Colorado has the same rules. check your state rules! So the law says that they can't serve you then wait til the day before you have to answer to file suit in hopes that you won't answer. Here you can't answer until they file suit so if they do it longer than 14 days after your service then the suit is void as long as you file an objection to the complaint prior to or with your answer

Here’s how it works in Washington, they serve you. You have 20 days to answer to Plaintiffs attorney, most people don't answer because it is not filed and think it’s a scare tactic.

If you do not answer they file and obtain a default and do not have to notify you of the default hearing because you didn’t answer. This is how they make their money.

The civil rule says if you demand they file, they must within 14 days of receiving said demand or service is void. I have seen case law where law firm Suttell and Hammer pocket served someone, waited over a year and filed for default.

Notice of appearance served means they have to notify you of the default hearing, but yes they are correct, you did not properly answer.

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Since my first post on this I have done a lot research and have found/done the following:

1. I filed a response and opposition to the Plaintiff's motion for default judgement explaining why I appeared, but did not answer. It included the fact that the Plaintiff had not filed the complaint at the time of the summons.

2. Second, according court rule, since I did appear and there has not been a ruling on the motion for default judgement yet, I exercised my right to provide an answer to the complaint and filed the answer shortly before I filed the response above. I also included this information in the response that an answered had been filed.

So assuming I've done those two correctly and the motion gets rejected, I am sure I will be back here with more questions/advice. Thanks again for all the information.

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Watch that docket carefully. This is really easy in Washington where you can see everything going on in a particular case at no fee. It is not unheard of where a judge sees motion for default and signs it without checking anything further. I would draft a proposed order and have it delivered to the judges clerk 3 days in advance, it would say "motion denied".

The biggest money makers in WA are the family law lawyers which this guy is. If he has to resort to JDB collections to make ends meet, then you know he is not the best. He may fold rather easy, do not let him intimidate you.

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I was served a summons that didnt have a court date and no file date. I answered (that I planned to challenge the charges against me) back to collections agency but did't send to courts , I read somewhere that if no date and file number you didnt have to send to court. Am I screwed. That was in late august and I have heard nothing.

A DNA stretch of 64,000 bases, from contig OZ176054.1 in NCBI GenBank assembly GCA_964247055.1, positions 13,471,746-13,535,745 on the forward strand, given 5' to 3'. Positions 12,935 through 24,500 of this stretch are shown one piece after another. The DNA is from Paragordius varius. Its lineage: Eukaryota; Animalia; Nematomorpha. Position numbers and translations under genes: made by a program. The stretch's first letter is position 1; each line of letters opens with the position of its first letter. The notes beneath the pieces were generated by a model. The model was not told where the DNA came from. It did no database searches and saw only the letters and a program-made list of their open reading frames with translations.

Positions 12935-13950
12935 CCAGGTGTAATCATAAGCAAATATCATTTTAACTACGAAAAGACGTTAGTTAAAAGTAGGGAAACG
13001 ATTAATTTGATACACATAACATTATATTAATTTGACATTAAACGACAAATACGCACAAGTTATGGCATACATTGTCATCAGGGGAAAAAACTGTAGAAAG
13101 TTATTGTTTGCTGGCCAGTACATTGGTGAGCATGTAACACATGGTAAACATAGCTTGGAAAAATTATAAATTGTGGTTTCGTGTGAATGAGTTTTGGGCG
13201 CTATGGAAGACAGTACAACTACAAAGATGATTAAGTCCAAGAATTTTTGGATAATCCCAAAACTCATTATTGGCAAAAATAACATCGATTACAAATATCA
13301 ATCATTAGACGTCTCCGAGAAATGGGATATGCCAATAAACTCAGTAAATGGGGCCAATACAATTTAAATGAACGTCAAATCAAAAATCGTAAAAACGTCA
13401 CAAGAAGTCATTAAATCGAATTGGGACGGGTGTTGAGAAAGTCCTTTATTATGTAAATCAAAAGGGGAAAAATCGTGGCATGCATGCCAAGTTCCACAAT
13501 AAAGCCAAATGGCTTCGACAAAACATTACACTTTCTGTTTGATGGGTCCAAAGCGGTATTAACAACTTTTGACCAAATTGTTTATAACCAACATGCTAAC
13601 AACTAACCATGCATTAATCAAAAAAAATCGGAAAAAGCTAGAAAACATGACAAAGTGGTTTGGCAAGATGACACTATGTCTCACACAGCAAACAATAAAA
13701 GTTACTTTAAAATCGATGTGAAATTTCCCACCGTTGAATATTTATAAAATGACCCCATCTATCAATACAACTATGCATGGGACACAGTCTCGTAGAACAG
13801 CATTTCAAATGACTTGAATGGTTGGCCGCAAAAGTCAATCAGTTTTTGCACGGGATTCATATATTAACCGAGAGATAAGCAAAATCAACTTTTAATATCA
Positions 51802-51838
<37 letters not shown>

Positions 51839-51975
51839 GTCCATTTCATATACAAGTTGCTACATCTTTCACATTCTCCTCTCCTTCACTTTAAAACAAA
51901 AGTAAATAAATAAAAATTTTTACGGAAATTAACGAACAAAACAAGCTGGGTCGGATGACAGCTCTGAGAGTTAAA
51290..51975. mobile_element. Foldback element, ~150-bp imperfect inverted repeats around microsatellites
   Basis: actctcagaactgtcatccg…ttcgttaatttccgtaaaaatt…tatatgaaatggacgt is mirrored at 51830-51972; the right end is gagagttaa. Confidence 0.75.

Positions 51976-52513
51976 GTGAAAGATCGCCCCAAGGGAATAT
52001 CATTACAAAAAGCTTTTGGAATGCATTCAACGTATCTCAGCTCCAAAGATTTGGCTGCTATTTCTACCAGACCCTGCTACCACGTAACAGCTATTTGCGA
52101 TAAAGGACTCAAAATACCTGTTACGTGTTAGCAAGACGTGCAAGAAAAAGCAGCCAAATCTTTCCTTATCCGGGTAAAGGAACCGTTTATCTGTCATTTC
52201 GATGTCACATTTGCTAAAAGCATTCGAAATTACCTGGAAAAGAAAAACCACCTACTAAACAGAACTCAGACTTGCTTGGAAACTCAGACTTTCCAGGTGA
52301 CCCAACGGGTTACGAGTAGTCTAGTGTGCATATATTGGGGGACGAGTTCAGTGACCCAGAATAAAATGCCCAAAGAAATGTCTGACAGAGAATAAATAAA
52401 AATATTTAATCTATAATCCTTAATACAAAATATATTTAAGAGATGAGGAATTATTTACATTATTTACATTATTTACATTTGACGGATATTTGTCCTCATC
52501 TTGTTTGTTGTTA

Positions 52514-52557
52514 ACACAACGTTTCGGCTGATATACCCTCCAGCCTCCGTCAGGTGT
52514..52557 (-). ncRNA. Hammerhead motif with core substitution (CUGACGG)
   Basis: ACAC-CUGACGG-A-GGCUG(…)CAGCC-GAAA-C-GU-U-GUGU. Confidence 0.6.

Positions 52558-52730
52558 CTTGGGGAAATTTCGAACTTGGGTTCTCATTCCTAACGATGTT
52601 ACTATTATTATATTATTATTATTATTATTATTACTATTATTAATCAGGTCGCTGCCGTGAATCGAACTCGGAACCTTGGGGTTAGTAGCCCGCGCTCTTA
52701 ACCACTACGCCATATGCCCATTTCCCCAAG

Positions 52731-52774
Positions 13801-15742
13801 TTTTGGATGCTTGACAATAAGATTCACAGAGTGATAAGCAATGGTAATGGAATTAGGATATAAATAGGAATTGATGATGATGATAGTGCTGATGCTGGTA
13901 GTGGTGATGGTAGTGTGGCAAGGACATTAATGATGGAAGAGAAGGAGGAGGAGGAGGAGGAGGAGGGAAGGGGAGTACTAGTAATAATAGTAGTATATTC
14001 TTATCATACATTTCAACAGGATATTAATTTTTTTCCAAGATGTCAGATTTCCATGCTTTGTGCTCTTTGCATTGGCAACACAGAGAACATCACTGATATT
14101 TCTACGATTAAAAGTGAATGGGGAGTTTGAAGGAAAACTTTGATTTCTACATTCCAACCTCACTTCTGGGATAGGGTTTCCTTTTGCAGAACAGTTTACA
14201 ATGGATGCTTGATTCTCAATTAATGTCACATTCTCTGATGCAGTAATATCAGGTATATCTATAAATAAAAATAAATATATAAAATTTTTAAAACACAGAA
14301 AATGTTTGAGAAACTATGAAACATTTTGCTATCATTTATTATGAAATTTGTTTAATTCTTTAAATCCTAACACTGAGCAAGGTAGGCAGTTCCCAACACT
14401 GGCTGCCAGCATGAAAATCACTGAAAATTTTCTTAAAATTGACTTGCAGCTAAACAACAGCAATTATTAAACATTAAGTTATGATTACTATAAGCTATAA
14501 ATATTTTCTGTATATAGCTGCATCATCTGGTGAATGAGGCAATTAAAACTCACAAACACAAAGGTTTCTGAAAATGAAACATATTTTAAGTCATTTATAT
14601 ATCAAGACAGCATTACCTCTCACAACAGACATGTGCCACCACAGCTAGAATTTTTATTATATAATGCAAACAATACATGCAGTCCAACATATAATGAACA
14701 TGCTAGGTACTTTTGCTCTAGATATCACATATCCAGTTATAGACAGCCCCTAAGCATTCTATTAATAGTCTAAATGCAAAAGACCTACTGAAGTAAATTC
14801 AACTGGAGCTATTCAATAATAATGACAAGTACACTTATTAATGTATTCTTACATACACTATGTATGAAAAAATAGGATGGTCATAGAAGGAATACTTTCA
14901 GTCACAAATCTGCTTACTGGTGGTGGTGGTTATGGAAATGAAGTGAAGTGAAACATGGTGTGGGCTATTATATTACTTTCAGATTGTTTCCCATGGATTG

Not sure what to do next, I have check with the court and no record of a filing. Is it unusual for them not to file, its been a month.

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I was served a summons that didnt have a court date and no file date. I answered (that I planned to challenge the charges against me) back to collections agency but did't send to courts , I read somewhere that if no date and file number you didnt have to send to court. Am I screwed. That was in late august and I have heard nothing.

Not sure what to do next, I have check with the court and no record of a filing. Is it unusual for them not to file, its been a month.

You have to check the sno court web site to find out. In my case, they didn't file to the superior court, same as yours. I answered and wait.

Today, I checked, they filed to the district court on 9-24, no court date but they didn't serve me yet.

Should I wait? Or go to district court to find out more?

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You already did reply. In Washington they can serve you without filing and you have 20 days to send a reply to the attorney that served you. Once they file with the court (like they just did) you have to file your answer at the court house.

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This is my second post--the first one seems to have disappeared. I'm a paraelgal student working on an exam.

My professor told the class that no more than 90 days can pass between serving the defendant and filing with the court, but I cannot find anything in court rules or RCW's about this.

Does anyone know about this rule? I read the comment that said a law firm got a default judgement and waited a year to file, so am confused.

Edited by caryl
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My professor told the class that no more than 90 days can pass between serving the defendant and filing with the court, but I cannot find anything in court rules or RCW's about this.

I believe this case address the issue and clears up the confusion.

LeClair v. SUTTELL AND ASSOCIATES PS

There does not seem to be any time limit on how long the plaintiff has to file with the court.

However, if they do not file within 90 days then there is no tolling in regards to the statute of limitations.

Washington Revised Code Section 4.16.170 provides:

For the purpose of tolling any statute of limitations an action shall be deemed commenced when the complaint is filed or summons is served whichever occurs first. . . . If the action is commenced by service on one or more of the defendants . . . the plaintiff shall file the summons and complaint within ninety days from the date of service. If following service, the complaint is not so filed, or following filing, service is not so made, the action shall be deemed to not have been commenced for purposes of tolling the statute of limitations.